Twitter) to enforce the CDA.
47.
The “Good Samaritan” blocking and screening decision-making, which is Section
230(c) (i.e., all of 230(c), including 230(c)(1) and 230(c)(2)(A) and 230(c)(2)(B)), cannot rightly
be classified as anything less than decision-making of “vast economic and political significance.”
48.
Under the Major Questions Doctrine, Congress had to “speak clearly if it wishe[d]
to assign [ ] executive agency decision[-making] of vast economic and political significance” to
Big Tech. Congress did not; Big Tech “cannot trace its [purported unlimited and unchecked
Internet policing] authority … to any clear congressional mandate.”
immunity under the Section 230(c) threshold “Good Samaritan” intelligible principle / general directive / general
provision analysis, but determined that Facebook’s anti-competitive animus laden conduct as to Fyk was immune?
Cf. Enigma Software Group USA, LLC v. Malwarebytes, Inc., 946 F.3d 1040 (9th Cir. 2019) with the Facebook
Lawsuit. As invited in footnote 21, supra, for a discussion as to the appropriate interpretation / application of the Ninth
Circuit Court’s Enigma decision, this Court is invited to review Fyk’s March 3, 2020, filing in Fyk v. Facebook, Inc.,
No. 21-16997 (9th Cir.) of the Facebook Lawsuit.
20Case 1:22-cv-01144 Document 1 Filed 04/26/22 Page 29 of 143
49.
So, the Major Questions Doctrine and / or the Non-Delegation Doctrine should be
applied (just like the Substantial Overbreadth Doctrine Discussed below and the Void-for-
Vagueness discussed below, for examples) to ensure preservation of constitutionally protected
liberties.
50.
The Void-for-Vagueness Doctrine is:
1) A constitutional rule that requires laws to state explicitly and definitely what
conduct is (in)actionable. Laws that violate this requirement are said to be void for
vagueness. The Void for Vagueness doctrine rests on the due process clauses of
the Fifth and Fourteenth Amendments of the U.S. Constitution. By requiring fair
notice of what is actionable and what is not, the Void for Vagueness Doctrine also
helps prevent arbitrary enforcement of the laws.
2) Under the Void for Vagueness Doctrine, a statute is also void for vagueness if a
legislature’s delegation of authority to judges and/or administrators is so extensive
that it would lead to arbitrary enforcement of the law. 31
51.
The Substantial Overbreadth Doctrine (“Overbreadth” being the shorthand for this
Doctrine):
… provides that a regulation / law can sweep too broadly and prohibit protected
rights. A regulation of speech, for example, is unconstitutionally overbroad if it
regulates a substantial amount of constitutionally protected expression.
Overbreadth is closely related to its constitutional cousin, vagueness. For example,
a regulation of speech is unconstitutionally vague if a reasonable person cannot
distinguish between permissible and impermissible speech because of the difficulty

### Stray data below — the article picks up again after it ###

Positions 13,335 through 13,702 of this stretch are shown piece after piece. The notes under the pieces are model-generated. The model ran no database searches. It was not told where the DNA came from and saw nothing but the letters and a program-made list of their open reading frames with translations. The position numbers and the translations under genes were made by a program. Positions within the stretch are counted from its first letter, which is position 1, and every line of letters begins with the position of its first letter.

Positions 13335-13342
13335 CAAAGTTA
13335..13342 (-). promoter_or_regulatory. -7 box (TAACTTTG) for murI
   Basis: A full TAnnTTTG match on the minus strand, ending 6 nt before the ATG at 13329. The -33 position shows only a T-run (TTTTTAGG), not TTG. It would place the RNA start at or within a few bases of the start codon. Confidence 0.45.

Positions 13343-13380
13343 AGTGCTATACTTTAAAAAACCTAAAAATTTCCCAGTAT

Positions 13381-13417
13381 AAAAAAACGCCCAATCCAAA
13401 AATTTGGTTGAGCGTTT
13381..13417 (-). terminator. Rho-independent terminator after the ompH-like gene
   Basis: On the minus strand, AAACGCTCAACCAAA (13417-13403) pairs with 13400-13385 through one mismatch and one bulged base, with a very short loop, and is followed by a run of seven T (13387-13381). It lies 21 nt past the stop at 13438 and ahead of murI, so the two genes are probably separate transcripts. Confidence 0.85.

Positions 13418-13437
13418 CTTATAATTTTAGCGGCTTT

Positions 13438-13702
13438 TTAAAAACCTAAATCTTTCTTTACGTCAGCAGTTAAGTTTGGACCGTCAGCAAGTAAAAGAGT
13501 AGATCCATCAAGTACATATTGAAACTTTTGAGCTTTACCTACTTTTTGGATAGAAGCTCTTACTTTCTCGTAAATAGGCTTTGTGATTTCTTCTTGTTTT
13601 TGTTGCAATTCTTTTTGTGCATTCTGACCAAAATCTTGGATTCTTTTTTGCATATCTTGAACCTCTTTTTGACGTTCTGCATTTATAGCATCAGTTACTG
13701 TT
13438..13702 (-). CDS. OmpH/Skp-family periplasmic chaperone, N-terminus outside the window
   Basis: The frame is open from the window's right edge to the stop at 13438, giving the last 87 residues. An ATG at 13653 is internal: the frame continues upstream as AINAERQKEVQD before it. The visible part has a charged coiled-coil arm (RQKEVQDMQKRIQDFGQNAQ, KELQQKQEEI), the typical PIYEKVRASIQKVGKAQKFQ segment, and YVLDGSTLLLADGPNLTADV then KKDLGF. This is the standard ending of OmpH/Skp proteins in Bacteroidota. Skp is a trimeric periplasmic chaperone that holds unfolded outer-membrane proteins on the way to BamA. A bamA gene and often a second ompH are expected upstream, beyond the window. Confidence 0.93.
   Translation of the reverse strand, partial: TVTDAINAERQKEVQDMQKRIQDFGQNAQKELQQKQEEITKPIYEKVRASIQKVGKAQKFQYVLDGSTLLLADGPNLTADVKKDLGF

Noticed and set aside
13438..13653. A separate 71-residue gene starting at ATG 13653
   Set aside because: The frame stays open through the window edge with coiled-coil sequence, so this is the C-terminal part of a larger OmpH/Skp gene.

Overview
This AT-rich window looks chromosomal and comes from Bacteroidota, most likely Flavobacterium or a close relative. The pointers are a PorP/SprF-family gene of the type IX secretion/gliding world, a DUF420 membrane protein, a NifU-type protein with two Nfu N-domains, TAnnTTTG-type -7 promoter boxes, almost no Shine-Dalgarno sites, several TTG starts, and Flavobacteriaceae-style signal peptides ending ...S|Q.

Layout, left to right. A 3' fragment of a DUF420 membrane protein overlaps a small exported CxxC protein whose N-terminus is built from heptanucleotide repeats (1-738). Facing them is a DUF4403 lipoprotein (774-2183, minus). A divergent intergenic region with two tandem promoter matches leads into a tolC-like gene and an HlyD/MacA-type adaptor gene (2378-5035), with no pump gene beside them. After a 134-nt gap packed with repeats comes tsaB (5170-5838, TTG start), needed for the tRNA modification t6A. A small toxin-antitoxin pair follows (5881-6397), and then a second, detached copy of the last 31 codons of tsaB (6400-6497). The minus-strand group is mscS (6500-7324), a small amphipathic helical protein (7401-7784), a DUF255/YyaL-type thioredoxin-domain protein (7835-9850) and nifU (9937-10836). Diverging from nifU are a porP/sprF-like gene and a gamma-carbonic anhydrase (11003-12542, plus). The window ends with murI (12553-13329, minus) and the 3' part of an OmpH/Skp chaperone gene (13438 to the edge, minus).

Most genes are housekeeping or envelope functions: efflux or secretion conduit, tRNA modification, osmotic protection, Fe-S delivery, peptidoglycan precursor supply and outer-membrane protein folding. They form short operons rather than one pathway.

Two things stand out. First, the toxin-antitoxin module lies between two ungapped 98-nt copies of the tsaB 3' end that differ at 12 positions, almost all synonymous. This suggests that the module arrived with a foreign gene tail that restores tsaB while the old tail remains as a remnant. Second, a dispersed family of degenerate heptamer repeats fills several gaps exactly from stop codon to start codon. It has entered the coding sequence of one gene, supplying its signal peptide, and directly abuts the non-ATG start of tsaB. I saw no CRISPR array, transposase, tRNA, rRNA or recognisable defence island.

encountered in assigning meaning to language. 32
Overbreadth doctrine is a principle of judicial review that a law is invalid if it
punishes constitutionally protected speech or conduct along with speech or conduct
that the government [i.e., delegated authority to a private entity] may limit to further
a compelling government interest [e.g., block and screen offensive material]. A
statute that is broadly written [e.g., Section 230(c)(2)(A): “any action voluntarily
taken… to restrict access to or availability of material that the provider or user
considers… whether or not such material is constitutionally protected”] which
Cornell Law School, Vagueness doctrine, https://www.law.cornell.edu/wex/vagueness_doctrine For this Court’s
ease of reference, a copy of this publication is found in composite Exhibit D.
31
32
Middle Tennessee State University Law School, Overbreadth, https://www.mtsu.edu/first-
amendment/article/1005/overbreadth (internal citations omitted). For this Court’s ease of reference, a copy of this
publication is attached hereto as Exhibit L and incorporated fully herein by reference. See also Cornell Law School,
Overbreadth, https://www.law.cornell.edu/wex/overbreadth For this Court’s ease of reference, a copy of this
publication is found in composite Exhibit D.
21Case 1:22-cv-01144 Document 1 Filed 04/26/22 Page 30 of 143
deters free expression can be struck down on its face because of its chilling effect
even if it also prohibits acts that may legitimately be forbidden [i.e., actually
offensive]. If a statute is overbroad, the court may be able to save the statute by
striking only the section that is overbroad. If the court cannot sever the statute and
save the constitutional provisions, it may invalidate the entire statute. 33
52.
Section 230’s broad delegation of authority, combined with the courts’ broad
interpretation, enables an ICS to restrict any speech it “considers” “objectionable” (i.e., allowing
development, in part, by proxy), even when the information is “constitutionally protected” /
“permissible” speech. Section 230 is so overbroad that companies like Google, Facebook, and